Julie Mehretu studied at Kalamazoo College in Michigan (BA, 1992) and at the Université Cheikh Anta Diop in Dakar, Senegal (1990–91). She received an MFA in painting and printmaking from the Rhode Island School of Design in 1997. She has received numerous awards including the The MacArthur Award (2005), The American Art Award granted by The Whitney Museum of American Art (2005), the 2002 Penny McCall Award, The Rhode Island School of Design Alumni Council Artistic Achievement Award, RI (2006), and the Berlin Prize: Guna S. Mundheim Fellowship at The American Academy in Berlin, Germany (2007). She has participated in numerous international exhibitions and biennials including Documenta 13 (2012), the New Orleans Biennale (2008), the 15th Biennale of Sydney (2006) and the Whitney Biennial, Whitney Museum of American Art (2004). She has had solo exhibitions at such institutions as the Guggenheim Museum, New York (2010), the Museo de Arte Contemporáneo de Castilla y León, Spain (2006), and the Walker Art Center, Minneapolis (2003).
Text courtesy Marian Goodman Gallery.
Julie Mehretu has never shied away from making art on a monumental scale. In 2016–17, the Ethiopian-American artist relocated her studio to an abandoned church in Harlem to complete the enormous paintings that comprised her commission for the San Francisco Museum of Modern Art, HOWL, eon (I, II) (2017).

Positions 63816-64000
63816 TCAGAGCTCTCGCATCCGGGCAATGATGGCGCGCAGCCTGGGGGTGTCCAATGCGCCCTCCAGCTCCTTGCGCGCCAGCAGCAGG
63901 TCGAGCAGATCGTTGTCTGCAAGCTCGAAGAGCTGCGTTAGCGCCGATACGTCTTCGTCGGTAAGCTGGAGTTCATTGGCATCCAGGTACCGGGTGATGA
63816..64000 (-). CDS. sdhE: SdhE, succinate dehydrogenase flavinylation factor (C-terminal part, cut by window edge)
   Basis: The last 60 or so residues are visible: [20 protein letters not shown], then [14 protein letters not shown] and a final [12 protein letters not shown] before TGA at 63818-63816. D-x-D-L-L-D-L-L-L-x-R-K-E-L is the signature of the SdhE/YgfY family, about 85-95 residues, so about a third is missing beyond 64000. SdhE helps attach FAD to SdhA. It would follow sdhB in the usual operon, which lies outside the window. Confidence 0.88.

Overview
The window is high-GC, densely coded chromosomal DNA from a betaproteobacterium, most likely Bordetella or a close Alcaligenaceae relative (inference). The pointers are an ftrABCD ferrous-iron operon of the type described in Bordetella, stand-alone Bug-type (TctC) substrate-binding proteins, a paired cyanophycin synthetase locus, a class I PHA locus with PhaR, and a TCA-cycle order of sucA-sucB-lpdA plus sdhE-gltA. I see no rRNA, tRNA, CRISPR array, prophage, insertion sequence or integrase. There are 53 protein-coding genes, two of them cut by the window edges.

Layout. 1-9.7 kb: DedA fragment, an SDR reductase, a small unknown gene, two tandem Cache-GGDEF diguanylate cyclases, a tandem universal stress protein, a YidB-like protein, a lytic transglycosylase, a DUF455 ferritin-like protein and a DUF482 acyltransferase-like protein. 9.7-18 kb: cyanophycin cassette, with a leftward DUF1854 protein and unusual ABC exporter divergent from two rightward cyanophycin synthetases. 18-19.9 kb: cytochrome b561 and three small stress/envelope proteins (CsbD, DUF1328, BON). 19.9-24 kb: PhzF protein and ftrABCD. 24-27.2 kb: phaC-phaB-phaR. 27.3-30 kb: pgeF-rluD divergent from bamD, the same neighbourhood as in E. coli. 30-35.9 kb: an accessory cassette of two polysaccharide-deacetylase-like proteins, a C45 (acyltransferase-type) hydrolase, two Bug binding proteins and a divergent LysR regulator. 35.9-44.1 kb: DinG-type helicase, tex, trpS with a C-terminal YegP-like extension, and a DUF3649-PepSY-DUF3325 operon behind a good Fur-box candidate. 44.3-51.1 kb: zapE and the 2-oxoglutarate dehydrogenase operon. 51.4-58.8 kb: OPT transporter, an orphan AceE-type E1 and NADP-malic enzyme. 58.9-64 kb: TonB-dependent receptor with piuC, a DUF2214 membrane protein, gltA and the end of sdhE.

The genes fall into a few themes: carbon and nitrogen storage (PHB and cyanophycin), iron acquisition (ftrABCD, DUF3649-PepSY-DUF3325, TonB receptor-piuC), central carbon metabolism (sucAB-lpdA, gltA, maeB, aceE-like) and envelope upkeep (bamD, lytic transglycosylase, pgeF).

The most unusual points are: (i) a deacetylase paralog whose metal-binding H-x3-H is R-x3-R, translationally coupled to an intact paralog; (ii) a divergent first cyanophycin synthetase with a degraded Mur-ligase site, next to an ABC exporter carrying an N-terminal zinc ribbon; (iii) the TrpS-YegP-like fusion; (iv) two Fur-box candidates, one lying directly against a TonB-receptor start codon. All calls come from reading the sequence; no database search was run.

On the occasion of her current exhibition at Kettle's Yard, Julie Mehretu spoke with me about her work from the past two decades. The images she has been creating during this time, in the form of paintings and drawings, consider the world we live in today through references to cities, architectural sites, geo-political events, and histories. She...
At first glance, the paintings on the walls may not look all that different from what Julie Mehretu has done before. There are the marks, the layering, the allusions to current events. But walking through her show, which opened last week at Marian Goodman Gallery on West 57th Street, Ms. Mehretu said that the paintings represent something of a...
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